Francesco Bongiorni for Reader’s Digest
I remember the first time I ever pointed a weapon at someone with the intent to kill them. The experience was very different from how I had imagined it would be—far more ambiguous, confusing, and subjective. The training scenarios and exercises had never really covered situations like the one I found myself in.
I hadn’t been in Iraq that long, maybe 60 days. My assignment: gunner for a troop transport vehicle known as an MRAP. There were 30 or so troops in the platoon, and our mission this evening was a reconnaissance patrol taking us to the edge of our battle space, the dividing line between the areas of responsibility for military units. That was where the bad guys tended to collect, much in the same manner that the space between tiles in a bathroom collects mold and grime.
For this assignment, we were the Mr. Clean. The plan: look around, talk to the locals, try to winkle out some actionable intelligence, and then start kicking the hornets’ nest. Depending on where we went, this was either super successful (quite a few of the locals actually hated the insurgency) or a total bust.
The village had only one road in. Just like so many other stories in Iraq, bad things happen when you are at the far end of your leash, late at night, on the only ingress/egress route. As we mounted up to head back to camp, I heard some of my buddies muttering, “Ugh, we are getting hit tonight.” I tried (and failed) to play it cool. We’re getting hit? I was excited and nervous. These guys had been here longer than I had and clearly knew what was up, but they seemed strangely unconcerned by it. “Getting hit” was spoken of in the same tones as “It’s gonna rain” or “We’re gonna be late.” An inconvenience, but not the end of the world. For a green kid on my first deployment, “getting hit” was a pretty big deal! I hopped into my turret, checked my machine gun, secured all my other gear, and settled in.
It turns out the grunts were only half right. About one mile out of the village, our lead vehicle slammed to a stop. It missed running over a pressure-detonated IED (think of a mousetrap wired with three artillery shells) by mere feet. The platoon sergeant prepared to call for the explosive ordnance disposal unit to come remove the bomb, but the platoon leader cut him off. The leader had had enough. Too many IEDs, too many broken vehicles, too many broken men. He issued a new order: Dismount a squad, to be led by the leader, to take cover and watch the site. He then ordered the vehicles pushed back half a mile and hidden in a ditch beside the road with the engines and lights off. We were to wait and see whether anyone came to collect the IED.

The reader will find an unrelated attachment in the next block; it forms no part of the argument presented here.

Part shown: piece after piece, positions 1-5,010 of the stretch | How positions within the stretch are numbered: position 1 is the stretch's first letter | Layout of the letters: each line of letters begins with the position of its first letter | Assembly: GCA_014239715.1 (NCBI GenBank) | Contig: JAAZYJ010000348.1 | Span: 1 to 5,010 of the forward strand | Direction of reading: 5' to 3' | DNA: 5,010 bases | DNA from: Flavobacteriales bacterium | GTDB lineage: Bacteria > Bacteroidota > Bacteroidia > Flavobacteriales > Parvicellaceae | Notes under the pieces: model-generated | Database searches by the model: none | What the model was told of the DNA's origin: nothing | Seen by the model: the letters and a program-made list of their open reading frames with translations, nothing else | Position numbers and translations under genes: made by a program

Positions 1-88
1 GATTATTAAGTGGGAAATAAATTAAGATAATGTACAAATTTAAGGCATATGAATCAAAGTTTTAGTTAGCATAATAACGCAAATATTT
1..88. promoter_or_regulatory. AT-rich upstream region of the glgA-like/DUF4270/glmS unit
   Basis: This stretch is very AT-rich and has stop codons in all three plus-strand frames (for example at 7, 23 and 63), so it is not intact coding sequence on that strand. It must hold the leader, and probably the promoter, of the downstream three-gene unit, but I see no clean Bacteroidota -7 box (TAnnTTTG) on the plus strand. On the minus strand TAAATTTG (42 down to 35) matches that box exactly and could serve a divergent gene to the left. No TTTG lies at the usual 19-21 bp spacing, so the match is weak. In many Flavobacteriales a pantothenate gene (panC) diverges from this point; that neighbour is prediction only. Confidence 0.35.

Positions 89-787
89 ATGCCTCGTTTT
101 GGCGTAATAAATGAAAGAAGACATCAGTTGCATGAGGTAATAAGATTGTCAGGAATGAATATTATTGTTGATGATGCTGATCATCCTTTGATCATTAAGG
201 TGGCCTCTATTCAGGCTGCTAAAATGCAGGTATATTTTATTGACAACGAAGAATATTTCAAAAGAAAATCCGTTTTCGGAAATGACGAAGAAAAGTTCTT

Francesco Bongiorni for Reader’s Digest
After we pulled back, my vehicle was positioned in a depression with just the turret peeking out at ground level. We shut everything down and settled in for a long night. After about three hours, through my night vision goggles I saw a pickup truck exiting the village. This wasn’t all that unusual in itself, but the vehicle was traveling across the field, not on the road, with no lights on. Naturally, this twitched my mental antennae. The vehicle was a little over a mile away and heading in our direction. Over the intercom, I let the vehicle commander know that we had company incoming. He passed the word to the platoon sergeant, who passed it to the platoon leader, who was on the ground near the IED.
At about 1,500 meters, the order was given to me: “If they get within 300 meters, engage at your discretion.” It was that simple. No warning shots, no flares, no second chances.
Waiting for the vehicle to approach the 300-meter mark was the longest 15 minutes of my life. “At your discretion” wasn’t something I heard very often as a 21-year-old specialist. I was being given the power of life and death over the occupants of that truck, and they didn’t even know it.